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US SunShot Initiative To Receive Up To $107 Million For New Projects And R&D

The United States Energy Department has announced it will provide up to $107 million in new projects and planned research and development funding through the country’s SunShot Initiative.

Announced on Wednesday, the US Department of Energy (DOE) stated it would fund 40 projects with a total of $42 million through the Office of Energy Efficiency and Renewable Energy’s (EERE) SunShot Initiative. The funding is intended to improve solar PV performance, reliability, and manufacturability, as well as to enable greater solar market penetration.

The $42 million is split up into two separate streams. $17 million has been earmarked for 19 advanced solar PV projects under the PV Research and Development Program. The remaining $25 million was set aside for 21 new projects under SunShot’s Technology to Market Program, and will support the development of new tools, technologies, and services for the solar industry by helping to reduce hardware costs, improve business operational efficiency, and broaden the investor pool for project development.

On top of the $42 million in project funding, the DOE will also make up to $65 million in additional funding available, subject to appropriation, for upcoming solar research and development projects, with the intended result of driving down solar costs and accelerating national deployment.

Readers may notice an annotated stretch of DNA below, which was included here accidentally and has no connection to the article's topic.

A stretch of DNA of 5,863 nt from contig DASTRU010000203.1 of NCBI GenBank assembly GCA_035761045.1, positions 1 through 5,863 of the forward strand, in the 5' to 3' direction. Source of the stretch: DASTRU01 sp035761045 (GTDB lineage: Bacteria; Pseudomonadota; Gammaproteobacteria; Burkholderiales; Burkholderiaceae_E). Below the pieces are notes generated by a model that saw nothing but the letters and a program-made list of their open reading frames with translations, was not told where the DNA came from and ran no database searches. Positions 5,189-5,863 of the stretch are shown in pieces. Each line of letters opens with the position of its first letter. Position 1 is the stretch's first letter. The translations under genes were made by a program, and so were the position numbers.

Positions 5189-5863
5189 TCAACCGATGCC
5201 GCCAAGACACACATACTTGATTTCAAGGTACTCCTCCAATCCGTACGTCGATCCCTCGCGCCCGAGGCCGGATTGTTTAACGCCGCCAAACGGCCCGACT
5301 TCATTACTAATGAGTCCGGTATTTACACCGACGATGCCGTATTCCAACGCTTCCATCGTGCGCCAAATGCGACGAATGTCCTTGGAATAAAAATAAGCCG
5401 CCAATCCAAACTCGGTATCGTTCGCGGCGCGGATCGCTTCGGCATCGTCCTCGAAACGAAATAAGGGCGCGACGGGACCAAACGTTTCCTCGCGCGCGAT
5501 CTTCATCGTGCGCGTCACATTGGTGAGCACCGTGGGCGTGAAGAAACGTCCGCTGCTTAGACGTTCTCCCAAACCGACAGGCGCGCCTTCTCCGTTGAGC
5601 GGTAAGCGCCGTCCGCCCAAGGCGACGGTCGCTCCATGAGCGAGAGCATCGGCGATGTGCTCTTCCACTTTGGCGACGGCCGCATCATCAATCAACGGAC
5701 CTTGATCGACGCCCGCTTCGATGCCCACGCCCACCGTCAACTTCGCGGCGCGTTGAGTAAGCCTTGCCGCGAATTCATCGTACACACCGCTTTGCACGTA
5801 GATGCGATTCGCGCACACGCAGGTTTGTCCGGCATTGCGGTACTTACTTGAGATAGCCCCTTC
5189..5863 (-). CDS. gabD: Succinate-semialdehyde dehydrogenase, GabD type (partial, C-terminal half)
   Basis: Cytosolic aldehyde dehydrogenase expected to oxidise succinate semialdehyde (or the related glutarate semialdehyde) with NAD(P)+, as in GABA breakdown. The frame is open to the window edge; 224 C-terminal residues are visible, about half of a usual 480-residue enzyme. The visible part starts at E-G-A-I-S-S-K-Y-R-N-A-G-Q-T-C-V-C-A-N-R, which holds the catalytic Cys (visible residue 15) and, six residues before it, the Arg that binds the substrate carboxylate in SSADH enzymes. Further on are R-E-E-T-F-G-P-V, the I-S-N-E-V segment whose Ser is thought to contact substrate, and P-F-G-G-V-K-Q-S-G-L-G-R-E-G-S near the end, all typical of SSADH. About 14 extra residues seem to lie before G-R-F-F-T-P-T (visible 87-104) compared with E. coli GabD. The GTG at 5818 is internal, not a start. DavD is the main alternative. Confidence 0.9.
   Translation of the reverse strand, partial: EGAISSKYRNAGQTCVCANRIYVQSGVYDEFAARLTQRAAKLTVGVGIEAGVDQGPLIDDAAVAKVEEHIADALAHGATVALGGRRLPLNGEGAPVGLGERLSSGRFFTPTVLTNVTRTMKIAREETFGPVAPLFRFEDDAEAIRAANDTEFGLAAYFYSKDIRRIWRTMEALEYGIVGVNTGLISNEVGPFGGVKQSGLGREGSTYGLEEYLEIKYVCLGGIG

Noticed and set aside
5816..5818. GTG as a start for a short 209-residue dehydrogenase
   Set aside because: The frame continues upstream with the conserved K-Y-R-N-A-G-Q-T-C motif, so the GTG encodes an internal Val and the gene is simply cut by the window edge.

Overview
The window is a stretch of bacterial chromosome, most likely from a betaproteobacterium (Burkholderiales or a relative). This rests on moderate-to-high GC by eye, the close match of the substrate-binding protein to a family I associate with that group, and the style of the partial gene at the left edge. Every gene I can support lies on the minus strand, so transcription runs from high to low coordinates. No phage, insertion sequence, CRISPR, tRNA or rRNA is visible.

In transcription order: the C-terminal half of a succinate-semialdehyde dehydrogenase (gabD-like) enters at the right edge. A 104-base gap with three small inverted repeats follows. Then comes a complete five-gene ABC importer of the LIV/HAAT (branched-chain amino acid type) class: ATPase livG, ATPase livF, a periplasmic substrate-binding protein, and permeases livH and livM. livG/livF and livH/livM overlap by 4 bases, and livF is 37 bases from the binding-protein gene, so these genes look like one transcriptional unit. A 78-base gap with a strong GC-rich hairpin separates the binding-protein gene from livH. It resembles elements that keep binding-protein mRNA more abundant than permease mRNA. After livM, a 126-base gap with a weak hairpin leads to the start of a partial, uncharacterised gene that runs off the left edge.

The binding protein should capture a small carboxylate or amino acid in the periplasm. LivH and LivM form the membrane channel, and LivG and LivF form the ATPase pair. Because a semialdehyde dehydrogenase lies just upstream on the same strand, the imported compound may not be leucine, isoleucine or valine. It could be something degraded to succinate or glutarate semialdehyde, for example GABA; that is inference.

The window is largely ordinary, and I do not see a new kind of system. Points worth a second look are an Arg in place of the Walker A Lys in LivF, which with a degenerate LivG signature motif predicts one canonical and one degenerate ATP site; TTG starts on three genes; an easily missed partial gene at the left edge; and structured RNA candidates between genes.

Similar to the project financing, the research & development funding has been specifically earmarked toward three separate projects. $25 million is available to improve solar PV module and system design, which includes hardware and software installations. $30 million has been made available for projects that accelerate the commercialization of products and solutions, and $10 million has been made available under the SunShot’s Systems Integration Program for projects that will focus on improving solar irradiance and power forecasts.

One of the SunShot Initiative’s primary aims is to reduce the total installed cost of solar energy systems to only $0.06 per kilowatt-hour (kWh) by 2020 without incentives, a process that SunShot is already 70% on its way to achieving. Specifically, since its initiation back in 2011, the average price per kWh of utility-scale solar PV projects has dropped from about $0.21 to $0.11. The new project and research & development funding announced this week is simply another step along this path, and is expected to help reach SunShot’s main mission well before 2020.

“Since 2008, the commitments made by the Department of Energy have contributed to solar PV’s deployment growing 30-fold and overall costs falling more than 60%,” said Under Secretary for Science and Energy Franklin Orr. “Continuing to invest in solar technologies will help to drive down costs even further for American consumers and ensure that the U.S. maintains global leadership in this century’s clean energy economy.”

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